In discussion with the patient, and I remember this and this is an interesting phenomenon that I see in many of my patients, that he declined to acknowledge any type of change in symptomatology.  He was fine taking his abiraterone acetate and prednisone, wasn’t having any real significant complaints, but in discussing it with his wife she noticed that he was now taking large doses of ibuprofen as well as Acetaminophen. This was something that was new and was also impacting his daily performance of his activities, although he, himself, was not complaining of pain.

Voting (1X)

Here is the next question.

Audience question

As Maria was asking earlier, would you use radium-223 for a patient who is not on opioid analgesics?

[Vote]

This is a very bright audience; this is great.  You will be familiar with this slide then.

Radium-223 demonstrated a consistent overall survival benefit regardless of patient subgroup

If you look at this forest plot, the subplot analysis post-hoc in the ALSYMPCA study one can see, using alkaline phosphatase as a baseline marker for patients who had improvement in starting on therapy and all that reflective of median overall survival, in that study bisphosphates were also stratified as a pre-hoc analysis and whether or not patients received docetaxel or not.  One also sees a benefit to receiving radium-223.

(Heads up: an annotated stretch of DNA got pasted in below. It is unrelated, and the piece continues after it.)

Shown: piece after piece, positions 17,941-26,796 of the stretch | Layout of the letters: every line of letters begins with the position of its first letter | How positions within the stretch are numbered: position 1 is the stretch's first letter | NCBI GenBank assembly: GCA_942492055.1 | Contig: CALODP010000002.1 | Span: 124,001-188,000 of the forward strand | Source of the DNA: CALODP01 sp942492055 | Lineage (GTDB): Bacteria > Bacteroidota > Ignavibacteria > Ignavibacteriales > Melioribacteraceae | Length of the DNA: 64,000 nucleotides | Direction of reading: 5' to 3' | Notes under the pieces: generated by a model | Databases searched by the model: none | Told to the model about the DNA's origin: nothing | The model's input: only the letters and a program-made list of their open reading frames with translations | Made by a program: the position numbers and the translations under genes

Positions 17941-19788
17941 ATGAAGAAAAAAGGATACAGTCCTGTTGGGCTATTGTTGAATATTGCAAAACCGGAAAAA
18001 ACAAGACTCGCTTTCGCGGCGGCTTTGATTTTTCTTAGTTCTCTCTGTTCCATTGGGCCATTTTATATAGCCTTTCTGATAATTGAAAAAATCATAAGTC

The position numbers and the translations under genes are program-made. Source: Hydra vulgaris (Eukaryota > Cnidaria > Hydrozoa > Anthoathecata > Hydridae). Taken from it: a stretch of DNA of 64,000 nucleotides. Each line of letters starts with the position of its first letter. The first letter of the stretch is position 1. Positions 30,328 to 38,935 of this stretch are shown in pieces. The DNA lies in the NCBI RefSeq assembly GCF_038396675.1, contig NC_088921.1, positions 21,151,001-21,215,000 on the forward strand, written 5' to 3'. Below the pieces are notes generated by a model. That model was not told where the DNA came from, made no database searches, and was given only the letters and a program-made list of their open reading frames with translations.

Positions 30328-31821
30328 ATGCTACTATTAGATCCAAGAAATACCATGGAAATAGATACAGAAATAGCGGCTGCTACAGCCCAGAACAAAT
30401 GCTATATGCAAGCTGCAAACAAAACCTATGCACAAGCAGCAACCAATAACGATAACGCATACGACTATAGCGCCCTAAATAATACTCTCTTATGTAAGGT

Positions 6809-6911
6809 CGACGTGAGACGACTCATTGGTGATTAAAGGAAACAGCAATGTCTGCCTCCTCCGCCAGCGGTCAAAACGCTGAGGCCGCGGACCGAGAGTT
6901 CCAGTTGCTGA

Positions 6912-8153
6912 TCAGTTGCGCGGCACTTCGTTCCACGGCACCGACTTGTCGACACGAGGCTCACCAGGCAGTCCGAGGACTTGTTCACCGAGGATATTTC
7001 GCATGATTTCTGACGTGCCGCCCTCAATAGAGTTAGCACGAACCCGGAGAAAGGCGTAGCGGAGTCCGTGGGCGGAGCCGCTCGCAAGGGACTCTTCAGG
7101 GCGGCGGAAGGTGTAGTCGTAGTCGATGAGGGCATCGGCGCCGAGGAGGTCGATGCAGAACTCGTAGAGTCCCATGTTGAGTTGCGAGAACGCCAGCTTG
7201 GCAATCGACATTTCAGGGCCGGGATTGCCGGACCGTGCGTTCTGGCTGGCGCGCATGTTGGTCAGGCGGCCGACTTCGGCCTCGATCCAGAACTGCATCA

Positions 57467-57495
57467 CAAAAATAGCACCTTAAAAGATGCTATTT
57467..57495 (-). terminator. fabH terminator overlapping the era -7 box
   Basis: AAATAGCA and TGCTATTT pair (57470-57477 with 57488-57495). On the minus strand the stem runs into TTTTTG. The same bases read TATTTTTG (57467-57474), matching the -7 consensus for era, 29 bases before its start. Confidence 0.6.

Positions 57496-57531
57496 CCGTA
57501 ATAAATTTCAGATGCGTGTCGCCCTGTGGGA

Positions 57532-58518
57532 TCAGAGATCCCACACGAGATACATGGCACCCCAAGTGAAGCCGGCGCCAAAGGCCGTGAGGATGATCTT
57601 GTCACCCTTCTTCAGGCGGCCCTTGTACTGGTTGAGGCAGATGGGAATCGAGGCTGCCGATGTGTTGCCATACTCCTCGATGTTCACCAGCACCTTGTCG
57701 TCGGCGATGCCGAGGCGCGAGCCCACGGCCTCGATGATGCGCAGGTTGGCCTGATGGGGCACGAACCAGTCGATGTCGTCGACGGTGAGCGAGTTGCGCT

What is interesting is at the very bottom one can also see the opioid use, whether it was present or not and roughly 55% of the patients were on narcotic analgesics.  Another 45% of the patients in the ALSYMPCA trial were taking things such as ibuprofen, Acetaminophen, COX-2 inhibitors. 

These patients benefitted as well from a survival standpoint.  The 63% who voted “Yes” obviously understood that data.

Survival and opioid use at baseline in ALSYMPCA

Here is the Kaplan-Meier curve again showing survival benefit vis-à-vis opioid use or a lack of opioid use at baseline, demonstrating the impact of the prolongation survival by using a full course of radium-223, which is six cycles.

Patient case presentation

At this point the patient was, in my clinic, added; we did initiate a course of radium-223 based upon discussion that I had had, not only with him but with his wife, and six cycles were completed.  As we have seen and it has been my experience, I would be interested to hear the rest of the panel, it is very well tolerated and the patient was kept on his abiraterone acetate despite the rising PSA. 

Radium-223 significantly improved overall survival regardless of prior docetaxel use